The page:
It's very easy to burn out doing counselling work and last time I was at supervision it was clear I was getting there. Listening to other people's problems, it's easy to start to carry them. You can join people in feeling lost, over-burdened, discouraged and over-whelmed, and that doesn't do either of you any good. It's an old chestnut of counselling that you have to look after yourself. It's easy to say but it's not always so easy to know what you need. What can you do to keep your joie de vivre and sense of hope and fun?

I've always liked exploring things and one of the frustrating things I felt, growing up in Orkney, was that everything was always happening somewhere else. One of the things that delighted me in moving 'down South' was that there are so many things going on, so many things that can potentially be done. When I was younger the opportunities I availed myself of were chiefly staying up all night drinking, going to Fire Island High Energy sessions and dancing all night and then rolling out into the dawn a bit deaf....

Later I tried other things. I did Tai Chi for a while and liked it. I've done some night classes - a couple with Peter. We went to a creative writing class for a while in Leith. As fate would have it we met a guy there who we were later to meet in a climbing context. He wrote a memorable short story about a worky laying flooring, getting high on the solvents in the chemicals he had to use and the thoughts that were running through his head. I wonder if that story is still in existence.

So anyway, Clare, my supervisor, asked me what I could do for myself that would be good.
An idea popped into my head.
"I'd like to do some body work" I told her.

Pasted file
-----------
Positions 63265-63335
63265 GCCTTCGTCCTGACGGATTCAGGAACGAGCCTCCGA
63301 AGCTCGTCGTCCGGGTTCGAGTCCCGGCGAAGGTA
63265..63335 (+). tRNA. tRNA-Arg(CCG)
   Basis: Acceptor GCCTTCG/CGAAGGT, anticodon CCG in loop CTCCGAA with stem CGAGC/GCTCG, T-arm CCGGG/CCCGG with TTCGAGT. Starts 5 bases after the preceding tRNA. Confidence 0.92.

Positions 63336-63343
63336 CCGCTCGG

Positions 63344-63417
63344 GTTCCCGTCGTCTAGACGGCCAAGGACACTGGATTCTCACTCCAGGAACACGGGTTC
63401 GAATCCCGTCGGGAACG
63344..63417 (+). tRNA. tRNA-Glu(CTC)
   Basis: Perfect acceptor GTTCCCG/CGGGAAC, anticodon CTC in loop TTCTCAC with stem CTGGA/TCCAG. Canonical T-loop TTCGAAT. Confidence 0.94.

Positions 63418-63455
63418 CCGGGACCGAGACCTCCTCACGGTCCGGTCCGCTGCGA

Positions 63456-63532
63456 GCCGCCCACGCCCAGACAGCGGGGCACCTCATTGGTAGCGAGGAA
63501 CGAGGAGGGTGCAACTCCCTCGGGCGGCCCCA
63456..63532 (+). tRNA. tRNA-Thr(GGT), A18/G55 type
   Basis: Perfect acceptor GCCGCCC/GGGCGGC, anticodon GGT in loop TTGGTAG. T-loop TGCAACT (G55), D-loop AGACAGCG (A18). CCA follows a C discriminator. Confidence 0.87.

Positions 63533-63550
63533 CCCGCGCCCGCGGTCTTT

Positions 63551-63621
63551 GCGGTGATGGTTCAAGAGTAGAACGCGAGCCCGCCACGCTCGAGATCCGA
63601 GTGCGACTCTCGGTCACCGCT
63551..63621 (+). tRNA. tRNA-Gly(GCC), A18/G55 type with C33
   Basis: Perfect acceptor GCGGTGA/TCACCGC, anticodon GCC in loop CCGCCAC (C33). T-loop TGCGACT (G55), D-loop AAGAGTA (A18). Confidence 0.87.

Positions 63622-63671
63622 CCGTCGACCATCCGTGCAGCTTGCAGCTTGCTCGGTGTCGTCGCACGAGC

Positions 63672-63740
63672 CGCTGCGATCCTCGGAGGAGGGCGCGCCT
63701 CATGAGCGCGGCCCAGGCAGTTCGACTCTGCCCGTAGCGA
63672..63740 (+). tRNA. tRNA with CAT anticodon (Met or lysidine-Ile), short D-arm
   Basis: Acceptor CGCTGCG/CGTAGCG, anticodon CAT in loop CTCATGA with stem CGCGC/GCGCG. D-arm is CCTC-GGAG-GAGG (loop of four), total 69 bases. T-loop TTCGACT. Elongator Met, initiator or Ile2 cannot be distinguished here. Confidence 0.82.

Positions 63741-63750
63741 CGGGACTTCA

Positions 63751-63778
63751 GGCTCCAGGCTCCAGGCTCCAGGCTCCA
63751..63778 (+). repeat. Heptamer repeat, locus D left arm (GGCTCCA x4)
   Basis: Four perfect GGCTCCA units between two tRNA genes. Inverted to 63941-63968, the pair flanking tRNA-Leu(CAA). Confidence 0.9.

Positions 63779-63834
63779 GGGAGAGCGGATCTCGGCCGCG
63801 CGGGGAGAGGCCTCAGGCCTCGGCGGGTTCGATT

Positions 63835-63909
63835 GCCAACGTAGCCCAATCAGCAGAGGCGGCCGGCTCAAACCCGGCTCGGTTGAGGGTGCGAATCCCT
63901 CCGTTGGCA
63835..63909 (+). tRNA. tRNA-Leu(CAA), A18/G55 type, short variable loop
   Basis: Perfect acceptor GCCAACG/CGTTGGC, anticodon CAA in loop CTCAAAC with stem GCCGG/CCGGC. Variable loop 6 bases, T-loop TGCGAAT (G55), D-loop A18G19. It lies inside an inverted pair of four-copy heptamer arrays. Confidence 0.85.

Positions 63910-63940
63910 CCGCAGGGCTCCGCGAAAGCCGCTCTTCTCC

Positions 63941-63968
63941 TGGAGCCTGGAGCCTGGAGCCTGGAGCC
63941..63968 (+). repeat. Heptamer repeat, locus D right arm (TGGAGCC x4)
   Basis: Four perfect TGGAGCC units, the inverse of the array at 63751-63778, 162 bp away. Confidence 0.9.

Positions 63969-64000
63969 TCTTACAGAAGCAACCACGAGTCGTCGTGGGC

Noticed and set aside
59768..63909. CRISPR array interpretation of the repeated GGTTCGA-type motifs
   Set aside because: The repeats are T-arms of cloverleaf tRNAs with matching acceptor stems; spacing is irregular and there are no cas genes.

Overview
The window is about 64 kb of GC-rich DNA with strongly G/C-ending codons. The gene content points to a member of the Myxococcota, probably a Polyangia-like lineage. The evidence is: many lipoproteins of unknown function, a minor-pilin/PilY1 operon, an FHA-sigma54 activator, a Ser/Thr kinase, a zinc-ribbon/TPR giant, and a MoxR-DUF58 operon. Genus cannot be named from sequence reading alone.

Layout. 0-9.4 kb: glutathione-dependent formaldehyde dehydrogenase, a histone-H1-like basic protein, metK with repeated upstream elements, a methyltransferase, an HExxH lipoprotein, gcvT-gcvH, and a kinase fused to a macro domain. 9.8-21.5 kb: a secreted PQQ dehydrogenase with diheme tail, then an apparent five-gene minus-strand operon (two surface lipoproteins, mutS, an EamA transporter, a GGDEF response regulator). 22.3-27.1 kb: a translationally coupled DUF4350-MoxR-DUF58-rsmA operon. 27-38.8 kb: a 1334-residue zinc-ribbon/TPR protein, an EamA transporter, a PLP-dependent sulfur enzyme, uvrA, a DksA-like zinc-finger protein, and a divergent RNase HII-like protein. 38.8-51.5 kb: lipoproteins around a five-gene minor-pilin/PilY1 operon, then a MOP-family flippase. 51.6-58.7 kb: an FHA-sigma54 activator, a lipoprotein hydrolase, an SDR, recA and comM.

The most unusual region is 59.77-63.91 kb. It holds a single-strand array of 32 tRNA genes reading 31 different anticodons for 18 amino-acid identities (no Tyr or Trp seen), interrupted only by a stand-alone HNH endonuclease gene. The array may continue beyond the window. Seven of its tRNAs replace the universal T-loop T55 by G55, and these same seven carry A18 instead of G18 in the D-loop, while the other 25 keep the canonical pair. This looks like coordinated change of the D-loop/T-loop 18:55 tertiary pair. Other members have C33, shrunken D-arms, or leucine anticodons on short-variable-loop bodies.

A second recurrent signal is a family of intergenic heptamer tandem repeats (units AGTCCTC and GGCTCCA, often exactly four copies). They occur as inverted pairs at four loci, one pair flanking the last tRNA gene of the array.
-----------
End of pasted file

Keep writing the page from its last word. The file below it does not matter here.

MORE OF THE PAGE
"What kind of body work?" she asked.
"Well I saw that there's this guy that does Rolfing in Edinburgh... ...but it's expensive."

I'm quite interested in whether there's a physical correlate for our psychological defences.
There were two things that touched on this theme that  I'd read about w-a-y back in the past. One was bioenergetics and one was rolfing. I was once given the phone number of someone who does bioenergetics, but that was back in the 90s. I didn't follow up on it at the time. There aren't a whole lot of people who do bioenergetics in the UK and there aren't a lot of rolfers either. But a couple of years ago, surfing aimlessly on the WWW, I'd come across the blog of someone who was doing rolfing in Edinburgh. At the time there was no way I could afford it. I thought about writing to the guy and asking if he'd do a student discount, but lost my nerve and forgot about it.

I know what you're thinking. "Stop saying 'Rolfing' like that's a thing, and explain yourself." Okay. I'll try, I think Rolfing sets out to work with your posture by manipulating the fascia on your body. I had read that this not only benefits you physically but also mentally, because your physical stance affects how you feel and vice-versa. That's probably a massive over-simplification.
There's an explanation of it here.

Wikipedia is rather dismissive of the whole thing saying that

"There is insufficient evidence to claim that Rolfing is effective for the treatment of any health condition"